This entry probably won’t help me impress any prospective employers, if I ever go to look for a new job, but what the hell? It’s the truth.
I want and need to come clean with this: My education sucked. I am a product of boring and institutionalized learning. I’ve always been really ashamed of my education and it will be nice to get this off my mind.
All of this started when I watched a video with Ira Glass, of This American Life explain how to tell a story. As he started to explain the storytelling process, he makes mention of how we are (wrongfully) taught in high school to put a title at the top of the page and lay out the facts underneath. This conjured up my frustration with all of my boring teachers who just went along with the boring system and taught us what “the man” taught them.
So here’s my educational background. In all of it’s glory.
Grade School – William Holliday / Pontiac Jr. High, Fairview Heights, IL
My grade school was below average. The teachers were eternally cranky and not really willing to adapt to the differences in how different kids learn. The guy who was our Math teacher in 7th and 8th grade was an angry Army vet who had absolutely no patience for students who couldn’t quite grasp that letters now represented numbers.
The Lit and English teachers were way past elderly. They churned out unchallenging multiple choice tests like Brian McNamee passed out needles. The good news for me was that these multiple choice tests were the kind that you could figure out if you did them backwards.
High School – Belleville (IL) East High School
My high school was a collection of mediocre teachers who had a hard time connecting and stimulating most students. I seriously don’t recall admiring or respecting any of them. How can that be? You would think that there would be ONE that motivated me in a four year period. Nope. They just wanted to go along with the system and collect their checks on Friday.
College – Southeast Missouri State University
In college, there was a pretty wide disparity between the good and the bad. I was an Advertising/Communcations major and there was one professor who managed to get me off my ass and actually read the textbook. He also managed to make his lectures somewhat interesting. The problem was that he was a complete asshole who was nearing the end of his teaching career, and he really didn’t give a shit anymore. Sad to say, but he was the best professor I had.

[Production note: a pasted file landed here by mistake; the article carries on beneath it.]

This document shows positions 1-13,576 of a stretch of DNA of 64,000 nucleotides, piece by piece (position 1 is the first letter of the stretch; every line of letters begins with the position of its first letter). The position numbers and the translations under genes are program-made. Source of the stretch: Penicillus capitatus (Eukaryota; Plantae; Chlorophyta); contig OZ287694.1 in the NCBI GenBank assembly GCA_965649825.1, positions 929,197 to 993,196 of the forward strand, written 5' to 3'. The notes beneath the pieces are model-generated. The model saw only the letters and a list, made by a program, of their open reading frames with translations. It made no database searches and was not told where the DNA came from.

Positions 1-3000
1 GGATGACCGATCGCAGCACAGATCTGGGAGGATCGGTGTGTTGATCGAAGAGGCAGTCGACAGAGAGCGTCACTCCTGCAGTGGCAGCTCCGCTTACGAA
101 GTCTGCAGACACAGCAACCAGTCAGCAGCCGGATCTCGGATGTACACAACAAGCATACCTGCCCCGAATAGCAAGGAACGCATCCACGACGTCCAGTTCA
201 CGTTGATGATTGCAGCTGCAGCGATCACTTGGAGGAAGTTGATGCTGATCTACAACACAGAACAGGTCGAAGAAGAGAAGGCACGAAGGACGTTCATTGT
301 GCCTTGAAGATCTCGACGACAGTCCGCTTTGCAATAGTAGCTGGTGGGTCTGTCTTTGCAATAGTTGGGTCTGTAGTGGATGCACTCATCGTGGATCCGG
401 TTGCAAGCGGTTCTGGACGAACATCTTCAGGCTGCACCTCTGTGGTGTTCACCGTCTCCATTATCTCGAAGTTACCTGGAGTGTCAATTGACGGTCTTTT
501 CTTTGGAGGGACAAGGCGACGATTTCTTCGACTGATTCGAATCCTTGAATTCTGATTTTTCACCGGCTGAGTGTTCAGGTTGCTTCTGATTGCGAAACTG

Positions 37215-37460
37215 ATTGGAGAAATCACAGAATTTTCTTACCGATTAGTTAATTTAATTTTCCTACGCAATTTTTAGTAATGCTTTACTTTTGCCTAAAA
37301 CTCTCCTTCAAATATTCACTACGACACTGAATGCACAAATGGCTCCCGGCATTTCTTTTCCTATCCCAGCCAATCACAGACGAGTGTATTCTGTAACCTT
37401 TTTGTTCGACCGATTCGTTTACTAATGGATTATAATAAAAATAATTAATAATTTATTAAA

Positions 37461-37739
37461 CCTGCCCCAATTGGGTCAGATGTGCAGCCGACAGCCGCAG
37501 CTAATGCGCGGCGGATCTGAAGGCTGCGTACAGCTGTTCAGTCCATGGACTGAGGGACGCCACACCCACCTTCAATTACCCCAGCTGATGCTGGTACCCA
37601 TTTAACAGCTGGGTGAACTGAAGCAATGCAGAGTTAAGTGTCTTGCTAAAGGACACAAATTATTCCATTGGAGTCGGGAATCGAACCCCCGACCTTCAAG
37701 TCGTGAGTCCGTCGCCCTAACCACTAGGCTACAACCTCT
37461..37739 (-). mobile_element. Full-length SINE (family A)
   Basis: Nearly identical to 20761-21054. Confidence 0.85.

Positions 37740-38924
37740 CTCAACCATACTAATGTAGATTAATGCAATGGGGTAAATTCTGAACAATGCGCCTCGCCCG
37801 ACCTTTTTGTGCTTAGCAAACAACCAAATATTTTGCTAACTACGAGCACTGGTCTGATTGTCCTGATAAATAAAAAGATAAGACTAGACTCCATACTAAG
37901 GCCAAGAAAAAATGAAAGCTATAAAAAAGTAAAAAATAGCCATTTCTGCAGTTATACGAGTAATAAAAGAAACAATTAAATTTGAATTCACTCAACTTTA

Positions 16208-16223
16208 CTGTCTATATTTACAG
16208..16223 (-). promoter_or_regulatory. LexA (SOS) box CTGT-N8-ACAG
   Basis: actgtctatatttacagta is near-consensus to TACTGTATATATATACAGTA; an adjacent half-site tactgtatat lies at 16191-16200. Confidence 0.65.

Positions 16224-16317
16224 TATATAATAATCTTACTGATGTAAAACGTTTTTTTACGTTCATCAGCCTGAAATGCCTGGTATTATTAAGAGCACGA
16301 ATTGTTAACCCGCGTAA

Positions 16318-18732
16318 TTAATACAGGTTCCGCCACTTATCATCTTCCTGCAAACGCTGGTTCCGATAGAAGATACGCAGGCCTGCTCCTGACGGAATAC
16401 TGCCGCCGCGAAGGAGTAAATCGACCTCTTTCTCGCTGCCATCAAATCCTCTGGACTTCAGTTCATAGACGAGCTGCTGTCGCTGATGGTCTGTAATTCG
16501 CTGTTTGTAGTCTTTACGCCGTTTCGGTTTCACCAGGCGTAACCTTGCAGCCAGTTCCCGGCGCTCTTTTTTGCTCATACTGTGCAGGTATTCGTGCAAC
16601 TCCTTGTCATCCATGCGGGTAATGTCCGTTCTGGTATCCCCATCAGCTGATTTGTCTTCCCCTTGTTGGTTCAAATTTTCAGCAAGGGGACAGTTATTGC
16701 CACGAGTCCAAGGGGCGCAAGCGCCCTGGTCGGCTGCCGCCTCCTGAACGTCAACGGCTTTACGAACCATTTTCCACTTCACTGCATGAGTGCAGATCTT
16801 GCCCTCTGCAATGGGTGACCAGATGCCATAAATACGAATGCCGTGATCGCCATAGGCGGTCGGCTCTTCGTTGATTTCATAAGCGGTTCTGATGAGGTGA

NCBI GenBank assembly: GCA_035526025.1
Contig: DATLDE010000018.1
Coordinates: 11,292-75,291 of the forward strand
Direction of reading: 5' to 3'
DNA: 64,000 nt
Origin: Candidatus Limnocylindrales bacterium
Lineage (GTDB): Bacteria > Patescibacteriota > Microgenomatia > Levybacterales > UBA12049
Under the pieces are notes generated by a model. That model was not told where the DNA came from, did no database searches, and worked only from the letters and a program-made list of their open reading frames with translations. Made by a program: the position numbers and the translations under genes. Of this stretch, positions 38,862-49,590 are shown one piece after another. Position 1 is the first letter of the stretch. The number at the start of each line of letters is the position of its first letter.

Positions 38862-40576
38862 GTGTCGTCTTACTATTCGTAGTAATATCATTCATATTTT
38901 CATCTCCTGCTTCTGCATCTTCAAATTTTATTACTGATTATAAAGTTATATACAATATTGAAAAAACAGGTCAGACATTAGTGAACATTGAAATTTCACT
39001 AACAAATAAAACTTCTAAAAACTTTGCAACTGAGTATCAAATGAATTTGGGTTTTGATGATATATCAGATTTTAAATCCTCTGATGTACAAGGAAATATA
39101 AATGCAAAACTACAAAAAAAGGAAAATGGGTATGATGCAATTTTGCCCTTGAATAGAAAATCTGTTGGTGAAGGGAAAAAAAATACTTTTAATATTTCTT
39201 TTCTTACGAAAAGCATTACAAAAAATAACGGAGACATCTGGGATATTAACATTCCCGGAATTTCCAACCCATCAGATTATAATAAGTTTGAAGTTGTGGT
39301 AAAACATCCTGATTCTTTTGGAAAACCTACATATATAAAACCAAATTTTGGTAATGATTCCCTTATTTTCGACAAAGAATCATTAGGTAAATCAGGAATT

On the flip side, the rest of the Mass Comm Dept. was filled with a bunch of clowns. I took “Basic Radio” and the nimrod who taught that class relied on the nerds who ran the college radio station show the rest of the class how to operate the controls. The guy who taught the 300, 400 and 500 level advertising classes was a complete joke. I remember in our Media Planning class he would use a local pizza place as the case study for mapping out a media strategy. WTF? How much does a local pizza place actually have to spend on media and how strategic can you really get with that budget?
Lucky for me, I’ve had the opportunity to work with a lot of really smart people in my career and I have learned a ton from them. With this being the case, why would I go back to school for more institutionalized learning? My strategy has been to work with smart people, read books and blogs by smart people and attend seminars/workshops featuring smart people. I would rather be in control of what I learn and how I learn it instead of the knuckleheads who run most universities.